Egyptian-born NYU graduate Abu Bakr Shawky’s Yomeddine (or Judgment Day), the first debut feature to play in competition at the Cannes Film Festival since Son of Saul in 2015, is a different kind of exploitation film than László Nemes’s Oscar winner. It’s for anyone who’s ever looked at a person who suffered through a life-threatening illness and thought to themselves, “There should really be a quirky Sundance-style dramedy made about this.”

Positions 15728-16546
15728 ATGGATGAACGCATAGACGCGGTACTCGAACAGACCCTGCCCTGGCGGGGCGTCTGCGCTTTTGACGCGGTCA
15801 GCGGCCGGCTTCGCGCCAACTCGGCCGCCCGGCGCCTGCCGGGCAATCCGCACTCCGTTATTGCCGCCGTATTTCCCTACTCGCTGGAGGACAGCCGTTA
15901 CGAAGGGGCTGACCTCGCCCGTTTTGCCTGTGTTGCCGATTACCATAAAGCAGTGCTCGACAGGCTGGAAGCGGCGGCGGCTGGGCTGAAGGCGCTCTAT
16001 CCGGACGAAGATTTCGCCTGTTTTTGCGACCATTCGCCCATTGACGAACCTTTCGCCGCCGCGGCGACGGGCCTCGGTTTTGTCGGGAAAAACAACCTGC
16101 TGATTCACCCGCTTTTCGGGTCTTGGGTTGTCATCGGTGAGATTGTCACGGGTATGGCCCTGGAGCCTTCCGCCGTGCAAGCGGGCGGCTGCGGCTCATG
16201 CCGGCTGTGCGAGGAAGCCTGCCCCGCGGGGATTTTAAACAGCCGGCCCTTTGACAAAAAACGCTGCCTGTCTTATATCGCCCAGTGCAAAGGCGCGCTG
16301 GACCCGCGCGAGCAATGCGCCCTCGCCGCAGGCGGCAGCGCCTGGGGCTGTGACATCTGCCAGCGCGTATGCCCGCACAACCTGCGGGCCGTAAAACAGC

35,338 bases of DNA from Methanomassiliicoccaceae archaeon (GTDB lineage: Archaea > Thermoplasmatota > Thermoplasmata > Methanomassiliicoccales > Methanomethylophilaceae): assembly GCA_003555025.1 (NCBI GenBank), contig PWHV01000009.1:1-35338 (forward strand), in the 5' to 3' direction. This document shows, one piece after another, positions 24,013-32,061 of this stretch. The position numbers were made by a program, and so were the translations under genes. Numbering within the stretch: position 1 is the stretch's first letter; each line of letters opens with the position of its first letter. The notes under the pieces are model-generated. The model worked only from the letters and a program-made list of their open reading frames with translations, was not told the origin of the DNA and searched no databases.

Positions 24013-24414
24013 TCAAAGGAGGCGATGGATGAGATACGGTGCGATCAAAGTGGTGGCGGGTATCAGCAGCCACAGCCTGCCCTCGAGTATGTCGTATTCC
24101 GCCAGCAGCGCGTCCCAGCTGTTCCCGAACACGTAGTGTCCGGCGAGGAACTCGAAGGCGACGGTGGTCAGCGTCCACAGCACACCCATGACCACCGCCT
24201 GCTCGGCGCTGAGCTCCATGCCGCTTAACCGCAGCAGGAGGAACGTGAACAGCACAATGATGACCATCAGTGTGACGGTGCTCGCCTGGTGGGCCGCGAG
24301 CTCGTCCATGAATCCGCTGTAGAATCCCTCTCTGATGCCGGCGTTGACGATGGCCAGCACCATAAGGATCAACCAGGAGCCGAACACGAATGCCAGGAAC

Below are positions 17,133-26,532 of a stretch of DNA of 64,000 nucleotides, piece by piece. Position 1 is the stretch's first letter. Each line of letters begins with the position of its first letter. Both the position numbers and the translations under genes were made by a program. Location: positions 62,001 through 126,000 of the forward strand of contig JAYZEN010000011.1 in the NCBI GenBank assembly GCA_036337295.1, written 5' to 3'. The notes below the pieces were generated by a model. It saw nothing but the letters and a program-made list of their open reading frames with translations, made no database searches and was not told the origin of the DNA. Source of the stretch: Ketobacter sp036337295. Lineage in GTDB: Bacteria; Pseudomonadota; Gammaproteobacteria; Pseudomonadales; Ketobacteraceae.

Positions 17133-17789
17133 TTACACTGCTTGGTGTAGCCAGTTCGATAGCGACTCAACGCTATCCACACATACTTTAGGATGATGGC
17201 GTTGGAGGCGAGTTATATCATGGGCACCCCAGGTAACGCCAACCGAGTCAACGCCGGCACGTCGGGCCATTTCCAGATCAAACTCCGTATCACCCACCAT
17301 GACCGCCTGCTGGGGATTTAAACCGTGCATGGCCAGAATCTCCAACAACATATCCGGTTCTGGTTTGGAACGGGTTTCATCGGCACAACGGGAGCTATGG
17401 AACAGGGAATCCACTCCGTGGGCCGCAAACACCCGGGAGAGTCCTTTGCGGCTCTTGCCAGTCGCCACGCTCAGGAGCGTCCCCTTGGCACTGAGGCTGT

A road-trip movie for sympathy fascists, Yomeddine is built around non-actor Rady Gamal, a survivor of leprosy whom Shawky met while making a documentary short on a leper colony. Gamal plays Beshey, a junk collector and recent widower who, after linking up with a Nubian orphan boy, Obama (Ahmed Abdelhafiz), sets off to find the father who abandoned him as a child. The misfits get mixed up with thieves, religious fanatics, inept bureaucracies, apathetic police officers, and a trio of beggars with their own physical deformities, most of who serve to further stack the deck against them.